It’ll be interesting to see if it’s just the same old talk or if they have something new up their sleeves, such as a credible legal challenge to the rail environmental impact statement or a plan to shift some City Council votes.

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Doing the job DoE won’t: Kamehameha now spending $102M on educational outreach programs

Altogether, the outreach programs -- through school campuses and community groups -- served some 45,000 children and their caregivers, according to an annual report for fiscal year 2010 released last week.

About 10 percent of the spending, or $31 million, went to public school programs (from homework centers to summer enrichment programs to after-school help for at-risk youth), compared with $28 million the year before.

Kamehameha Schools also continued to expand its literacy instruction initiative, which helps public school students improve their reading skills.  The program is now in 21 schools, eight of which were added last fiscal year.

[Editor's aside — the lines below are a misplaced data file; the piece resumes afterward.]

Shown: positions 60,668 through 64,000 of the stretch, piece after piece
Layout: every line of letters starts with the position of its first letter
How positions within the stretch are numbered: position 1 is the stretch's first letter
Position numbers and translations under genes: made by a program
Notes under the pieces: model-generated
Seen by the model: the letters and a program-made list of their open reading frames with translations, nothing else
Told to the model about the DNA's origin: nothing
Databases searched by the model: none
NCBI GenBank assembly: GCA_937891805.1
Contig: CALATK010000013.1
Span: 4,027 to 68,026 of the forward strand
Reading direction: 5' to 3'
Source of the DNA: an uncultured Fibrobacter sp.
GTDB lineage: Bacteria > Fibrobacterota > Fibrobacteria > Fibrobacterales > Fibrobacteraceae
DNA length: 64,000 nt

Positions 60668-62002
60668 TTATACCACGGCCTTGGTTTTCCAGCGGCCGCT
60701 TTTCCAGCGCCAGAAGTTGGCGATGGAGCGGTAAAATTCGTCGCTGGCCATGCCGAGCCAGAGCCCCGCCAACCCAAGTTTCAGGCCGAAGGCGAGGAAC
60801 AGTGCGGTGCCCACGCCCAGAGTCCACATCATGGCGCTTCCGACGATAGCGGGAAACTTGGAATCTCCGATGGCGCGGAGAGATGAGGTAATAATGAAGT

The $102 million spent for outreach education programs last fiscal year compares with about $129 million spent for programs at the three Kamehameha Schools campuses on Oahu, Maui and the Big Island, a spokeswoman said.

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SA: DoE Failing?  Its Bush’s Fault

Nationally, 29 percent of fourth-graders and 38 percent of eighth-graders scored less than basically proficient. Only one in 20 of Hawaii's fourth- and eighth-graders were "advanced" in science.  (And this is George W Bush’s fault, just keep reading…)